The Eritrean man, who pushed a woman and his eight-year-old son onto train tracks at Frankfurt railway station on Monday, was already known to Swiss authorities, who had issued an arrest warrant for him in connection with a stabbing the previous Thursday. The child died of his injuries. German Interior Minister Horst Seehofer said the man had arrived to Switzerland illegally in 2006 but had since received a residency permit.

A mother and her child were pushed in front of an incoming train at Frankfurt railway station on Monday. The eight-year-old boy died, while the mother dodged the high-speed InterCity Express (ICE) train. The murder suspect, a 40-year-old Eritrean man, attempted to escape, but by-standers apprehended him until police officers arrived, the V4 news agency reported.

The man has lived in Switzerland since 2006, initially illegally, but later with a residency permit. Swiss police reported that he had been receiving mental treatment and had had run-ins with the authorities in connection with violent incidents. An arrest warrant was issued for him after he threatened a woman with a knife on 25 July. Neither Swiss nor German authorities offered information on when and how he had traveled from Zurich to Frankfurt.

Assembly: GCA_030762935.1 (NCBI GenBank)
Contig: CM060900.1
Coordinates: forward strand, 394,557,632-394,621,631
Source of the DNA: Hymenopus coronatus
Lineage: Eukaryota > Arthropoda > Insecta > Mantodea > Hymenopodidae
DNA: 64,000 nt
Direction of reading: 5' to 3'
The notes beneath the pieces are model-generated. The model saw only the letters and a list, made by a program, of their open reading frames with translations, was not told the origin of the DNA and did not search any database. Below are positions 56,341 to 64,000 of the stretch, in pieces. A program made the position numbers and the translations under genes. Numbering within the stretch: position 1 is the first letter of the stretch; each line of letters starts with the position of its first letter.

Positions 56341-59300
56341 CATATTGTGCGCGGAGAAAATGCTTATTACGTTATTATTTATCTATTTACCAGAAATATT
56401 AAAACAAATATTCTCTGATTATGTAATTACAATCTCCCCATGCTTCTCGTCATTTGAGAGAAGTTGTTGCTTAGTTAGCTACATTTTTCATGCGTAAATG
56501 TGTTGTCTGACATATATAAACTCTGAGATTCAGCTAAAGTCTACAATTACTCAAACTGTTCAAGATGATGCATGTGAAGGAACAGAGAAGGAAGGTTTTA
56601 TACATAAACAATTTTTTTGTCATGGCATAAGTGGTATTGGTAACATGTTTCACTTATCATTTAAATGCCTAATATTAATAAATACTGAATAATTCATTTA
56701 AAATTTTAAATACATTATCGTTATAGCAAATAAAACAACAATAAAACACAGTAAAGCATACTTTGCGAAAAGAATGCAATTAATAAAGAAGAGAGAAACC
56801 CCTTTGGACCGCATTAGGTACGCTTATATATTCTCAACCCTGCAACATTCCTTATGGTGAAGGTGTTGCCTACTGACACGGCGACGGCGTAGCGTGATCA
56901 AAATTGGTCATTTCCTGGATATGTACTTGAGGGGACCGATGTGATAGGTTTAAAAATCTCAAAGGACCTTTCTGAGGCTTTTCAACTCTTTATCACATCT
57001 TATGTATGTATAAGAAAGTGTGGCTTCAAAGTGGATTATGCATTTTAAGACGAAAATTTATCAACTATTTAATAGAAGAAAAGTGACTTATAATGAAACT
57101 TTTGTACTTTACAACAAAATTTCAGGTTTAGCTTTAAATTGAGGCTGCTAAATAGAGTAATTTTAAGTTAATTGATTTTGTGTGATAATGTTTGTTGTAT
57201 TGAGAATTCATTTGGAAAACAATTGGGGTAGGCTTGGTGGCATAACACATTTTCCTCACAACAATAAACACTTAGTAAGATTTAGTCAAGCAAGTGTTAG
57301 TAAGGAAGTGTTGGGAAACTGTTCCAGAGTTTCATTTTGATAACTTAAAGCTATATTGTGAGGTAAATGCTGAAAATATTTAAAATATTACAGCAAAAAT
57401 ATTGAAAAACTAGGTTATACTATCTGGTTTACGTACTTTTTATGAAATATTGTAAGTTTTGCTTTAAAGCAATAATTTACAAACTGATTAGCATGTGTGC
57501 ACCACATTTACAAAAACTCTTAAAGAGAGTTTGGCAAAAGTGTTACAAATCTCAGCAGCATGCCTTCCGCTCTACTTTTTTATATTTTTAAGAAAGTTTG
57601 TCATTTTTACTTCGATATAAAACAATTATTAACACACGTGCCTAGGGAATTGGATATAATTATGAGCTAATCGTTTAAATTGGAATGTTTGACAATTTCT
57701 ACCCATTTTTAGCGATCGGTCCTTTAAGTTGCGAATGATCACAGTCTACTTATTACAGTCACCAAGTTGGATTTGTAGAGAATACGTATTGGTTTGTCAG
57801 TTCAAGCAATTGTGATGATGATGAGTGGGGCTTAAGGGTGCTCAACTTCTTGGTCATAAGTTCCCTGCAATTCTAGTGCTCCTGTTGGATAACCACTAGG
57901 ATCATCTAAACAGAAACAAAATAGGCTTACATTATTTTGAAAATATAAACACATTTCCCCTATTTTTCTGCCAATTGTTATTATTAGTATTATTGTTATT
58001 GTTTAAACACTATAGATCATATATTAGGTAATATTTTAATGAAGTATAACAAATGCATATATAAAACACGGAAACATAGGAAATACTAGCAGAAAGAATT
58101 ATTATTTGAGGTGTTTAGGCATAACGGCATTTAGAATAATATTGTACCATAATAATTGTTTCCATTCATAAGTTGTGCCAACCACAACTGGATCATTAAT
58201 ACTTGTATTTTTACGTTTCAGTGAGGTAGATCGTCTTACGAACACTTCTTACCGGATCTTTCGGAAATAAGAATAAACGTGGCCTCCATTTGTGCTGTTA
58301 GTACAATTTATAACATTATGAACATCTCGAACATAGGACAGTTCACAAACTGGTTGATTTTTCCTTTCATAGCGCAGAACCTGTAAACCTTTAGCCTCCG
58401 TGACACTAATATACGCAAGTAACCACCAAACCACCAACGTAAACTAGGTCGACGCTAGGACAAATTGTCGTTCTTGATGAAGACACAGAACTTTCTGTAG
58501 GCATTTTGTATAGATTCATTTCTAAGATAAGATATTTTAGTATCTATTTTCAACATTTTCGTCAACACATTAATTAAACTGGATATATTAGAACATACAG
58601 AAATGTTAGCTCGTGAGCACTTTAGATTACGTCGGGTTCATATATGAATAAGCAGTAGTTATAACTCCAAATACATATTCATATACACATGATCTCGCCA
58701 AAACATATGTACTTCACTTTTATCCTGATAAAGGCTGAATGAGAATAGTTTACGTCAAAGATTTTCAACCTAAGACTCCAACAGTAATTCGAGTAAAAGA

German Interior Minister Horst Seehofer cut short his holiday to meet security forces chiefs in Berlin. At a joint press conference on Tuesday, federal police chief Dieter Romann said the Eritrean man was born in 1979 and applied for refugee status when he arrived in Switzerland. He was granted status after two years, and subsequently received a residency permit. According to Swiss immigration data, he was classified as “category C”, or “well integrated.”

The man had entered Germany legally, Seehofer claimed at the press conference. He promised to strengthen the police and suggested improving security at railway stations by building walls next to tracks. In response to comments that the costs for this would be exorbitant, Seehofer answered that a price cannot be put on human lives. “There is no such thing as complete security, of course, but it is our moral obligation to do everything in our power to make people feel safe again,” Seehofer underlined.